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Umberto Eco: A Library of the World Review – Bookworms, Rejoice

Portrait of an Italian author and keeper of collective memory

6 mins read

Umberto Eco: A Library of the World
(Italy, 80 min.)
Dir. Davide Ferrario


“Libraries are mankind’s common memory,” proclaims Umberto Eco. The late Italian writer, philosopher, and “professor” to many shares his love for the written word in Umberto Eco: A Library of the World. Director Davide Ferrario uses material that he shot with Eco prior to his passing in 2016 as the spine of the film. These interviews with Eco illustrate his wide-ranging wisdom. But the film features far more than Eco’s sage knowledge. It showcases his love for books, his skill as an archivist, and a librarian for collective memory.

A Library of the World provides access to Eco’s extensive library, which arguably serves as the film’s co-star. Housing more than 30,000 contemporary books and 1,500 ancient and rare books, the library is a sight to behold for anyone with an affinity for printed word. (Ahem.) There are cases of books, piles of books, and towers of books everywhere one looks! This extensive trove of paper forms what Eco calls a “vegetal memory,” which refers to the recorded physical record that preserves words and history. Eco’s considerations that weave throughout the documentary unsurprisingly express his wariness to digital ephemera. Memories come and go on outdated floppy disks and disappear in the cloud, but books, scrolls, papers, and documents endure with proper preservation.


An Unlikely Celebrity

Ferrario’s film begins by underscoring Eco’s popularity, which makes him something of an anomaly as a literary celebrity. Archival clips show thousands of people as a crowd forms to pay respects at his funeral. Eco’s widow, Renate, recalls having to elbow her way through the mob in order to access the building. Even when identifying herself, she says, mourners told her to take her place in line. What the film sees in the mania surrounding Eco’s death is a collective hunger for knowledge. The Italians respect Eco as a guardian of their collective memory.

The film also jumps around and highlights some of Eco’s books on the library shelves. A Library of the World assumes a fair deal of familiarity with Eco’s work, and audiences might be most familiar with his Name of the Rose, which was adapted into a film starring Sean Connery. However, Eco laughs in the interviews that he wrote something of everything. He’s Plato and Dan Brown all in one.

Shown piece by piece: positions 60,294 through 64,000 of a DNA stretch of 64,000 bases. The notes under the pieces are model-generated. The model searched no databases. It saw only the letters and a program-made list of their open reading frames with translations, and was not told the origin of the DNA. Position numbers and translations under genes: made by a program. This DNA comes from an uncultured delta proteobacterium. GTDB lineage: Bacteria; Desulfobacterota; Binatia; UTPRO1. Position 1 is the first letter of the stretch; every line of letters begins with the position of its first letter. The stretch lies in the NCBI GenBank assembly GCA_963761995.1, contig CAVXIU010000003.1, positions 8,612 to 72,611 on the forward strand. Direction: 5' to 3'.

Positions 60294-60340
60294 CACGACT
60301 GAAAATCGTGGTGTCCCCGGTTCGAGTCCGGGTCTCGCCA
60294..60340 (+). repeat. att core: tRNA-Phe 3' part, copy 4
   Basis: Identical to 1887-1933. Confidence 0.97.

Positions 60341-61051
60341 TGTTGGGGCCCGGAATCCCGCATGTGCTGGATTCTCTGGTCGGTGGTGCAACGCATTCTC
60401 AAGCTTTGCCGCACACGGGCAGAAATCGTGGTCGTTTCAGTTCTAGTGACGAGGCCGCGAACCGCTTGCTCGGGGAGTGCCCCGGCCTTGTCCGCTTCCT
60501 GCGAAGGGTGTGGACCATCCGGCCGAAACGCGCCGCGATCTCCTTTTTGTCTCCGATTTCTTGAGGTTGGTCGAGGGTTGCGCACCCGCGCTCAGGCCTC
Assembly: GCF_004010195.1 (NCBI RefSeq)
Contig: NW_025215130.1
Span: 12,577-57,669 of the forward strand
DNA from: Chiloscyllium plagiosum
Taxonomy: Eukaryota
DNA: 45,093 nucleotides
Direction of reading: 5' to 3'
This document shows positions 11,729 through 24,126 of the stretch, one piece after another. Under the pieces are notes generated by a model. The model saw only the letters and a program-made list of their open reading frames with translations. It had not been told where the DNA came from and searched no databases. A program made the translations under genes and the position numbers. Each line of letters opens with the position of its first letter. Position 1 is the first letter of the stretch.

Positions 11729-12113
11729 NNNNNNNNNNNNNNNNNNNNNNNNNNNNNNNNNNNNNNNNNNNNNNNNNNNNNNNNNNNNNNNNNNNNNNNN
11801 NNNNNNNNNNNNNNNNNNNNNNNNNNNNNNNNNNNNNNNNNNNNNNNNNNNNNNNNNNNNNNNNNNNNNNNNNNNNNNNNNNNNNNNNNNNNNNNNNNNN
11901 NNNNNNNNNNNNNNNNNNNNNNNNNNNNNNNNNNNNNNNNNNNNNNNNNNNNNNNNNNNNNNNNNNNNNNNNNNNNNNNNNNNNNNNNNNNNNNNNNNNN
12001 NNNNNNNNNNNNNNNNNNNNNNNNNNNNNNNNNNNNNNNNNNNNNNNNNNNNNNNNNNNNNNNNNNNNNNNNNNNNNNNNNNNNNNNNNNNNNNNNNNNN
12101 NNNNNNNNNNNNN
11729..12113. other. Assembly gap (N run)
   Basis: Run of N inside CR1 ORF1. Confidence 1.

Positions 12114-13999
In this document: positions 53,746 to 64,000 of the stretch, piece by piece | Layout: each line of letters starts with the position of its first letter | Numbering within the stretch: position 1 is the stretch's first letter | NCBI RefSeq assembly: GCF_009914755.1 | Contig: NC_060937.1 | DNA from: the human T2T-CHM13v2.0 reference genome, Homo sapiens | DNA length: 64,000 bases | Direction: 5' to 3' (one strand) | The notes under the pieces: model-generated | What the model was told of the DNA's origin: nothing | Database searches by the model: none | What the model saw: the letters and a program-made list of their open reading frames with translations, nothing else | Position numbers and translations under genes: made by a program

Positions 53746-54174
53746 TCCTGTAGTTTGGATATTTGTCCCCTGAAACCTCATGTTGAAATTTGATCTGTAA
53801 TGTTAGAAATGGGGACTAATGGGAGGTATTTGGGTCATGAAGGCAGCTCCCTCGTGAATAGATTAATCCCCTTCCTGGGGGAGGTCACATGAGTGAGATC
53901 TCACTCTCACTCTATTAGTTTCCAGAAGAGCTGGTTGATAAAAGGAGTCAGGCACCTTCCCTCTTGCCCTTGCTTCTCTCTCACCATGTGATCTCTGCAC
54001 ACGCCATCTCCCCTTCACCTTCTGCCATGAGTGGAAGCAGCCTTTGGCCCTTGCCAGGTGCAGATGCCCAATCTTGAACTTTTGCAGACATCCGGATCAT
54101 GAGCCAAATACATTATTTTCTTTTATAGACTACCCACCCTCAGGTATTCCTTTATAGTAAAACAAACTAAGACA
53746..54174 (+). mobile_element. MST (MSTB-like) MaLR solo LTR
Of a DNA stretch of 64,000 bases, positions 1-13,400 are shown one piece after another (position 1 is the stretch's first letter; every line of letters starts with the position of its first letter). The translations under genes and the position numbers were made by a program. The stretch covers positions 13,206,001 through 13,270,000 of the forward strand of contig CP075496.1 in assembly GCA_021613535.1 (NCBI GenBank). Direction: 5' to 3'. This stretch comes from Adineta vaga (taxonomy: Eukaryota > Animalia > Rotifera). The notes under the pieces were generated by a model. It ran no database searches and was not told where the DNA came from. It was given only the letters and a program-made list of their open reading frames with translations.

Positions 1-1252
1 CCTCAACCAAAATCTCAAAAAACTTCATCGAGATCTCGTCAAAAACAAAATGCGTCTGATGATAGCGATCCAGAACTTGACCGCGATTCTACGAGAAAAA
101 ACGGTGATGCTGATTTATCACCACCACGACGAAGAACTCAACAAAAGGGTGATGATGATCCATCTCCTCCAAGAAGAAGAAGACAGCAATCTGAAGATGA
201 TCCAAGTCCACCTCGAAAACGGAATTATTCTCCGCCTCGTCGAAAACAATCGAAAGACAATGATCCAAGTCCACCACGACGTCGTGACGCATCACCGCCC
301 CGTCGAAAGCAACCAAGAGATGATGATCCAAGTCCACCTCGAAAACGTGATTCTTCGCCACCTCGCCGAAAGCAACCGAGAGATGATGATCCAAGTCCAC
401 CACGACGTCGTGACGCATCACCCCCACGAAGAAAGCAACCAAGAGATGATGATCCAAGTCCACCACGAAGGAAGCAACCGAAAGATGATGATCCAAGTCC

If audiences don’t quite get a sense of Eco’s body of work as a writer from this film, they’ll nevertheless grasp his impact as a thinker and speaker. Ferrario includes lots of footage from Eco’s appearances, which display quick wit and accessible humour. In one scene, he protests the intrusiveness of cell phones. In another, he performs a beat poem that roasts the full history of the written word. A doc about old books might sound stuffy, but Library of the World is surprisingly fun.


An Olfactory Delight

It helps that many academics and word nerds share Eco’s sense of humour. Library of the World imparts the role that libraries and archives play by inviting fellow academics to share their thoughts on the written word. However, the documentary avoids conventional talking heads interviews in these cases. Instead, Ferrario affords the bookworms theatrical vignettes. The participants share their thoughts as Shakespearean soliloquies and Aaron Sorkin-esque walk-and-talks. The sense of play brings the documentary to life. Moreover, these long takes generally occur in libraries and the Steadicam shots weave around the cases of books to showcase the collective memories that enduring in stacks around the world. Exquisite architecture and marble pillars in the libraries offer reminders that books should be shared and celebrated.

The cinematography by Andrea Zambelli and Andrea Zanoli captures the libraries lovingly. One can practically smell the wonderful mustiness of the old books. Shots pan along the shelves to observe ancient and rare books that bear the ravages of time. Others look practically new thanks to careful preservation.

Umberto Eco: A Library of the World caters to a very specific sensibility. Eco isn’t really the draw here: books and libraries are. Anyone who relishes a few hours exploring the stacks will find themselves in good company with these guardians of the written word.


Umberto Eco: A Library of the World opens at Hot Docs Ted Rogers Cinema on July 13.

Pat Mullen is the publisher of POV Magazine. He holds a Master’s in Film Studies from Carleton University where his research focused on adaptation and Canadian cinema. Pat has also contributed to outlets including The Canadian Encyclopedia, Paste, That Shelf, Sharp, Xtra, and Complex. He is the vice president of the Toronto Film Critics Association and an international voter for the Golden Globe Awards.

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